And here's a big chunk of why Silk believes scare quotes have creeped into news coverage of religious liberty/religious freedom legislation and why he argues they're not the proper approach by journalists:

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Weekend think piece: Mark Silk on Augustine, 'economia,' repentance and Greece

Weekend think piece: Mark Silk on Augustine, 'economia,' repentance and Greece

Time for a "think piece" trip into the tmatt folder of GetReligion guilt. Two weekend birds with one shot, in other words.

As you would expect, in recent weeks I have had quite a few people ask me what I think of the Greek debt crisis and, in particular, whether I -- as an Eastern Orthodox layman -- see any religion "ghosts" hiding in this major global news story.

The short answer is "no." The longer answer is that I have sense -- in the muddy details of this crisis -- a kind of cultural clash between Greece and the European heartland, especially Germany. But what is the religious content there?

That's hard to nail down. I mean, the typical crisis report usually has a passage or two that sounds like this, drawn from a recent New York Times report:

Many Greeks have taken Germany’s resistance personally, plastering walls with posters and graffiti denouncing what they see as the rigidity of Chancellor Angela Merkel and her finance minister, Wolfgang Schäuble. ...
What many outsiders view as the rigidity of Ms. Merkel and Mr. Schäuble is widely viewed within the country as the best way to resolve the Greek debt crisis and ensure the stability of the European currency used by 19 nations.
“There are clear rules, and anybody who doesn’t stick to the rules cannot be an example for others,” Julia Klöckner, a senior member of Ms. Merkel’s Christian Democrats, said in an interview Thursday.

And so forth and so on. There isn't much Godtalk in that passage, is there?

Lo and behold, a recent Religion News Service commentary by Mark Silk -- "The moral theology of the Greek crisis" -- nailed down the vague ideas that I have had in recent weeks about this drama.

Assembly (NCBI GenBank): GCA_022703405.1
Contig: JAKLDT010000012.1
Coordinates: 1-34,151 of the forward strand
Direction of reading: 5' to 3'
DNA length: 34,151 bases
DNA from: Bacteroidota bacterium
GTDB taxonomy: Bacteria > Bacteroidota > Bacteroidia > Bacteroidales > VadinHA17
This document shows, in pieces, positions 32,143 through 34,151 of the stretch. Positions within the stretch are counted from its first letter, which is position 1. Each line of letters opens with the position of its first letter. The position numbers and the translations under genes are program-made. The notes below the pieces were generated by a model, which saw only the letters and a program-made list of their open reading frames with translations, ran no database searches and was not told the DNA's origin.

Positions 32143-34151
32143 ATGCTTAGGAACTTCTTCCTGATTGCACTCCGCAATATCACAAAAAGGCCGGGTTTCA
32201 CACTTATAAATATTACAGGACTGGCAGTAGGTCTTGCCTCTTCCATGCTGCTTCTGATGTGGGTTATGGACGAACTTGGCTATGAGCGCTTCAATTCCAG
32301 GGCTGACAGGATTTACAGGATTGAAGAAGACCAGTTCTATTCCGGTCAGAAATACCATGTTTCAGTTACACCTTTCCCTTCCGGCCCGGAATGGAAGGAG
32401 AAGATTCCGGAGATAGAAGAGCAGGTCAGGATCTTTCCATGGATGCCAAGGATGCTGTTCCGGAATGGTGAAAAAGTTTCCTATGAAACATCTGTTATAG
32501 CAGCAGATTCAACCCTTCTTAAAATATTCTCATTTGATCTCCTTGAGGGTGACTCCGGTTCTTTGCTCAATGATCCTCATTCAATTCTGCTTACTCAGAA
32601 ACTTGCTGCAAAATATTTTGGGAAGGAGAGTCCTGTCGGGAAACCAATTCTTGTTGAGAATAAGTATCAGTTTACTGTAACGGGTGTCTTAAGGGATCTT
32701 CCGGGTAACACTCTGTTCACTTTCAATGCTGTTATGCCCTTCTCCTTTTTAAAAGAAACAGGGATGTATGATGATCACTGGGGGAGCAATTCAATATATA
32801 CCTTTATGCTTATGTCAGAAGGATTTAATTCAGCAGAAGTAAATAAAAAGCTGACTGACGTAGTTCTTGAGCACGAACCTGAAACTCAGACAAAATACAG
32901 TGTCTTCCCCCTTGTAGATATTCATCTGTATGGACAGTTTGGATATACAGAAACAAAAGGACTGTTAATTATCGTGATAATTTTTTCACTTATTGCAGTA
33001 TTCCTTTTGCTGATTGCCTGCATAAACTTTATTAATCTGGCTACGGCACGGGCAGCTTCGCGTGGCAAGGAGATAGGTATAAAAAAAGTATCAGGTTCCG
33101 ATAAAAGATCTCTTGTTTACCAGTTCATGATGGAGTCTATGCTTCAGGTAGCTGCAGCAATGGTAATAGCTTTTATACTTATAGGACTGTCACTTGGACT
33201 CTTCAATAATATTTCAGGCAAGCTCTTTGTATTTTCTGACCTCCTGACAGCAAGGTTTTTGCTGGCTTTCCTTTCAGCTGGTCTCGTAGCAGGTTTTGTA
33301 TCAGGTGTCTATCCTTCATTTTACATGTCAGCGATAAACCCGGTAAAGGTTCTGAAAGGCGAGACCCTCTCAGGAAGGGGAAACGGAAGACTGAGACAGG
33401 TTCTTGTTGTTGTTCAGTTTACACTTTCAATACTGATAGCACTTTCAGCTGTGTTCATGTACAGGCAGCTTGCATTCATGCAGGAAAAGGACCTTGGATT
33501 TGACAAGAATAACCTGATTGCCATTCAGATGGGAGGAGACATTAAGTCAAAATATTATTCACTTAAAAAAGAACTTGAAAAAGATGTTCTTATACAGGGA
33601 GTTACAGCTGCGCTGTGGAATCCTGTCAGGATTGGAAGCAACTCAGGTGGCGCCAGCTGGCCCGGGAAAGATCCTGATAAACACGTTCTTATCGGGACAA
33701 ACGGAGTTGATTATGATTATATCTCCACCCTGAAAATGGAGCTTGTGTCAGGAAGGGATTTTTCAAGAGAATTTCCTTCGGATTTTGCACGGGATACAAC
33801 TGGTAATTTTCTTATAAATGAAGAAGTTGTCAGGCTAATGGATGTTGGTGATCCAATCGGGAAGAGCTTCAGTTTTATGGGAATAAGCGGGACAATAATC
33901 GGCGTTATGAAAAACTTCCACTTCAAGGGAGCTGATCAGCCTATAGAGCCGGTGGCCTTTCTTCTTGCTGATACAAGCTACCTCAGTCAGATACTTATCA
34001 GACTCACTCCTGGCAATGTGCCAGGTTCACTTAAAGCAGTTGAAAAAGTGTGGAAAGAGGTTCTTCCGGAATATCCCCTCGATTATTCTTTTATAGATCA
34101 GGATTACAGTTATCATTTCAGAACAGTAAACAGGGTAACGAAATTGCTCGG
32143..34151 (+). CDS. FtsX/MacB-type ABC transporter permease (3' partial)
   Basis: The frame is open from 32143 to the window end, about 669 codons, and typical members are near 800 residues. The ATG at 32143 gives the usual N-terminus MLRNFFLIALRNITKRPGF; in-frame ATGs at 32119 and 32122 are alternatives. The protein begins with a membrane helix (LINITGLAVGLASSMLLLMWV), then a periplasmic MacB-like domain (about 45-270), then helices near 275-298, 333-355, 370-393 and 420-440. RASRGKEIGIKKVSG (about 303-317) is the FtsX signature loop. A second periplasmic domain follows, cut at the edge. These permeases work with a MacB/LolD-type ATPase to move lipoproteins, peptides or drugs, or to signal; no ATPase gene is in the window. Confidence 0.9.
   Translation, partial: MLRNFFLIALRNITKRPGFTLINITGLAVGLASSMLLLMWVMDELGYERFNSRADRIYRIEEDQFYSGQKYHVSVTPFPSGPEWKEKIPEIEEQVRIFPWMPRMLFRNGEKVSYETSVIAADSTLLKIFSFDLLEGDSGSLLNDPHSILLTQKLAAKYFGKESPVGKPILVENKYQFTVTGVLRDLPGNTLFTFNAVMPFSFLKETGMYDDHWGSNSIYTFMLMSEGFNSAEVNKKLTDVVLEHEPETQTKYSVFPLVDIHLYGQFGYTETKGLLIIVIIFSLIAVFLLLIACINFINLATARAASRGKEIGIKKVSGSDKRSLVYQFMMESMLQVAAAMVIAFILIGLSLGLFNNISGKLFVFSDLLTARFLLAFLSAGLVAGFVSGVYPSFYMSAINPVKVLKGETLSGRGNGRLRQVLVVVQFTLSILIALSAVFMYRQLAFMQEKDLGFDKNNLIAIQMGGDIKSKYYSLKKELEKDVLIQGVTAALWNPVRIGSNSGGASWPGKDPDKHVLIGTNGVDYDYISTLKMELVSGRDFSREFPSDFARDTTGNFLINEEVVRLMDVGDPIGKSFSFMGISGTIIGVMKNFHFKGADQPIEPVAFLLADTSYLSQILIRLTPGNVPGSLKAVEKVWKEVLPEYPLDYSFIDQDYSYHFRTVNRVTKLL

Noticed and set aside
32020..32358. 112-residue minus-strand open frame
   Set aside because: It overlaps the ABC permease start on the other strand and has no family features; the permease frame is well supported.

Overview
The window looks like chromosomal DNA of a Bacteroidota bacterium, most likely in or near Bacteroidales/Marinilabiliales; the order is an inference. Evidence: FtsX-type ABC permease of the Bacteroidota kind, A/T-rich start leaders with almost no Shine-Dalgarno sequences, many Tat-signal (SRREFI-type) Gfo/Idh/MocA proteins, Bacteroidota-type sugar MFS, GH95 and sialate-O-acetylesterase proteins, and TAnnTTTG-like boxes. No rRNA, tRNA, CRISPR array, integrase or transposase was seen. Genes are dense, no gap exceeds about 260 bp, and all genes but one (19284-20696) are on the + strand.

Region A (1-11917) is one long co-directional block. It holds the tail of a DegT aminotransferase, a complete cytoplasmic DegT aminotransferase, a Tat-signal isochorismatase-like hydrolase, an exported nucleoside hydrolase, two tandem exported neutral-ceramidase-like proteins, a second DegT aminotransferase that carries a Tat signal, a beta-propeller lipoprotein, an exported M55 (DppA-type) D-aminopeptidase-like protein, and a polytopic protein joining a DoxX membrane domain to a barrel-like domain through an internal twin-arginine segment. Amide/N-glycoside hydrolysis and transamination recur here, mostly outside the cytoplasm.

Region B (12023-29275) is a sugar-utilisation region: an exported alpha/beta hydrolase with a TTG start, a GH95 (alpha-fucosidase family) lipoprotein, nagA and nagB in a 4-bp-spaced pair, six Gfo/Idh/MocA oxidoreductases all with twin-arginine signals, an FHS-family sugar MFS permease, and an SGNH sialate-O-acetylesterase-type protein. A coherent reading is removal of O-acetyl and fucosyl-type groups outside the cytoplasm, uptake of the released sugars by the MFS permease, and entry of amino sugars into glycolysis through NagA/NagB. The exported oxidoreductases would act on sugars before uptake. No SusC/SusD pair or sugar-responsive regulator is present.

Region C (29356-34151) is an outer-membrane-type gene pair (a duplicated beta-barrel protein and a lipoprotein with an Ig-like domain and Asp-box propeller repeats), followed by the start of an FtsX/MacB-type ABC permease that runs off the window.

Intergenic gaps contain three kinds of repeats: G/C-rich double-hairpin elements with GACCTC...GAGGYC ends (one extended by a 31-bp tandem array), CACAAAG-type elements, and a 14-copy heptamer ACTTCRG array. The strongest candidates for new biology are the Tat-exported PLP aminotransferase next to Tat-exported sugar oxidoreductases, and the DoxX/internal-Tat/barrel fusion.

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What Mark Silk said! Time, for some strange reason, overlooks 'Oprah' and the MTD wave

What Mark Silk said! Time, for some strange reason, overlooks 'Oprah' and the MTD wave

A hearty "Amen!" in this corner for the key points in Mark Silk's Religion News Service take down of a really, really strange Time magazine interpretation of a poll on the Bible and religion.

Let's let the man preach:

This week the American Bible Society (Protestant) released its annual survey ranking the “Bible-Mindedness” of America’s 100 largest cities (well, actually, America’s 100 largest media markets). Conducted by the Barna Group (evangelical), the ranking is based on “the highest combined levels of regular Bible reading and expressed belief in the Bible’s accuracy.” This year, Birmingham/Anniston/Tuscaloosa AL won the top spot while Providence RI/New Bedford MA came in dead last for the third year in a row.
OK, so far so good. However, Time, in its story, transformed the results into, in the words of the headline, “These Are the Most Godless Cities in America.” Holy Misconception, Batman! Since when does non-Bible-mindedness equal Godlessness?

Silk, with justification, notes that this interpretation slants everything away from cultural Catholicism and in the Bible-driven direction of Protestantism and, especially, evangelical Protestantism. That's accurate. However, I would argue that Time missed at least two other crucial points in this tone-deaf piece.

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RNS (cherry-)picks a cardinal: More on that Dolan & St. Pat's story

RNS (cherry-)picks a cardinal: More on that Dolan & St. Pat's story

My GetReligion post on Religion News Service's article concerning Cardinal Dolan and the New York City St. Patrick's Day parade has caught the attention of RNS blogger Mark Silk, who counters my claim that the article conflates news with opinion.

Calling me "the latest horse in Terry Mattingly’s GetReligion stable" (to which I say "neigh"), Silk writes that, in my book, "[RNS reporter David] Gibson’s journalistic crime is to suggest in a piece of reportage that the cardinal’s position is of a piece with Pope Francis’. "

Well, yes, that is my claim, and you can read my post here to see how I back it up. Silk argues that I am misjudging Gibson, "because the offending sentence points beyond the issue at hand":

It’s not just that Francis’ widely reported remarks about not taking criticism from the Vatican too seriously, about not overemphasizing abortion, about the dangers of an excessively purist church provide more than enough evidence for such a “more inclusive posture.” Or that Catholic conservatives have been upset with Francis for exactly that reason. It’s that Dolan himself is quoted specifically pointing to the pope’s inclusiveness. Which makes Gibson’s characterization a journalistic statement, pure and simple.

Here is the section Silk cites from Gibson's piece that quotes Dolan on Francis: